Meanwhile, while the US government has directly and indirectly funded opposition groups in various countries, it has never provided "training for non-violent revolutions." The US government doesn't know the first thing about nonviolent revolutions. The US government knows a lot about invasions, coups, and other violent means of intervention, but I'm yet to find any major US official who knows anything about how to foment a successful nonviolent revolution.
Weissman's depiction of Dr. Ackerman simply as a "Wall Street whiz kid" is rather misleading, given that he is best known for his scholarly work on strategic nonviolent action, the topic of his doctoral dissertation. His books "Strategic Nonviolent Conflict: The Dynamics of People Power in the Twentieth Century" and "A Force More Powerful: A Century of Non-Violent Conflict" are among the best in the field, the latter of which became a three-part PBS special, which is used in peace studies programs across the country. Similarly, while quite wealthy, Ackerman is certainly not a billionaire, as Weissman claims. Personally, I'm glad someone with money has been willing to put part of his wealth into promoting the understanding of strategic nonviolent action as an alternative to both passivity and war.
Weissman quotes from Ackerman's 2006 op-ed from the International Herald Tribune are so highly selective as to be misleading. He did not provide a link to it in his article, but if you actually read the original op-ed, you'll find that it actually comes out against "external intervention." While it calls on governments to try to pressure the Iranian regime to stop oppressing its people, it says that only NGOs should be involved with actively supporting Iranian civil society groups. The op-ed also stresses that these NGOS should only provide support for what the Iranians are already doing, as opposed to providing them direction or strategic advice. This is no different than what women's groups, environmental groups, human rights organizations, trade unions, and other groups are doing in support for their counterparts in countries all around the world. Yet, Weissman makes it sound like it's some kind of conspiracy.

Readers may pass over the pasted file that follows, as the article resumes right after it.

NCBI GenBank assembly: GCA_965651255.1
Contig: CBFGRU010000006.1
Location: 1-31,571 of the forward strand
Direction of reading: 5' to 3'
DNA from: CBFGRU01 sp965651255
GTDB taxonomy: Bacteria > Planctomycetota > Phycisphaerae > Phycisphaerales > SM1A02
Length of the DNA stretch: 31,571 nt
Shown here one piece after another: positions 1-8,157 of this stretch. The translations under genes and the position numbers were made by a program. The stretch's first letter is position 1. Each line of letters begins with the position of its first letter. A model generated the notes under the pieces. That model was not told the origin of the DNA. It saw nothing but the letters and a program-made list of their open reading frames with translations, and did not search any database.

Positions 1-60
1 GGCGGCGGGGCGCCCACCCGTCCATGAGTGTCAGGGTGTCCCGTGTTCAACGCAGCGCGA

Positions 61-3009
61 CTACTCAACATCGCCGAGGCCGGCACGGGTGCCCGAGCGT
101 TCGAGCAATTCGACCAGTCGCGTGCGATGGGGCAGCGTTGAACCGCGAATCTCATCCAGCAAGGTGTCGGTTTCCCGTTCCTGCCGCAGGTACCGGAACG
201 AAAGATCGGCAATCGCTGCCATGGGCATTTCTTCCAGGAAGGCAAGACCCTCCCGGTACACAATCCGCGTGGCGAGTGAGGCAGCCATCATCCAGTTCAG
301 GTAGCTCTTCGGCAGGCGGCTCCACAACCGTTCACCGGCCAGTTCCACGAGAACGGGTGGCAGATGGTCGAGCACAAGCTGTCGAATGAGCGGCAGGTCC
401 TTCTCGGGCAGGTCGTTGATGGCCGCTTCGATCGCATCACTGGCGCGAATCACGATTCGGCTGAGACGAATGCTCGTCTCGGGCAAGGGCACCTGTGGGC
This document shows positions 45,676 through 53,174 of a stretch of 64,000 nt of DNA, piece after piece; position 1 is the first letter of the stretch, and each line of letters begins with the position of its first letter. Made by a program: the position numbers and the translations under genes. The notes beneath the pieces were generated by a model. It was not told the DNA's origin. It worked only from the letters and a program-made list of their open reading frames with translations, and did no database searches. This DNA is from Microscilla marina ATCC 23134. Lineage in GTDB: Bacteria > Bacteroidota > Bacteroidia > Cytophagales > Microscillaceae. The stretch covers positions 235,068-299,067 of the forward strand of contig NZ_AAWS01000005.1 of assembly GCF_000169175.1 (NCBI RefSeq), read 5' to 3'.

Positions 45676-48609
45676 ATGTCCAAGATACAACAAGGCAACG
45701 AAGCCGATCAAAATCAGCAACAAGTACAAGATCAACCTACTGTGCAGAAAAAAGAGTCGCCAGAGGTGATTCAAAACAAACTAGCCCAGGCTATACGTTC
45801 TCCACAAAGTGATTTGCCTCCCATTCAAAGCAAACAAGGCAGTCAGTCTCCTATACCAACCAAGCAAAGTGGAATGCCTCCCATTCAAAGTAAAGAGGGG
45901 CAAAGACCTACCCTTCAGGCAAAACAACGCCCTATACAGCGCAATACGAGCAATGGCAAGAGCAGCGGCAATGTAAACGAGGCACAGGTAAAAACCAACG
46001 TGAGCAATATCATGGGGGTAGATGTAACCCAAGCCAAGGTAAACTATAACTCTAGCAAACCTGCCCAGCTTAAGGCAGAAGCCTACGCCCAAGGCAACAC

In addition, rather than being part of the "hot-bed of neo-con support for American intervention" at Freedom House, Dr. Ackerman actually battled the neocons within that 68-year old organization in what was apparently an unsuccessful effort to separate it from the US government and partisan politics.
It's also clear from his article that Weissman does not know much about the recent history of pro-democracy uprisings. Despite his claims to the contrary, there has never been an attempted "color revolution" in Venezuela. There was a short-lived military coup in 2002, which soon collapsed due to an outpouring of support for the democratically-elected government of Hugo Chavez; there was a temporary shut down of the oil industry a couple of years later, which folded for lack of popular support; and, there have been occasional small protests. There has never been anything like the popular nonviolent uprisings, which have resulted in the downfall of autocratic governments in the Philippines, Chile, Serbia, Mali, Czechoslovakia, East Germany, Indonesia, Georgia, Nepal, Ukraine, the Maldives, and other countries over the past couple of decades.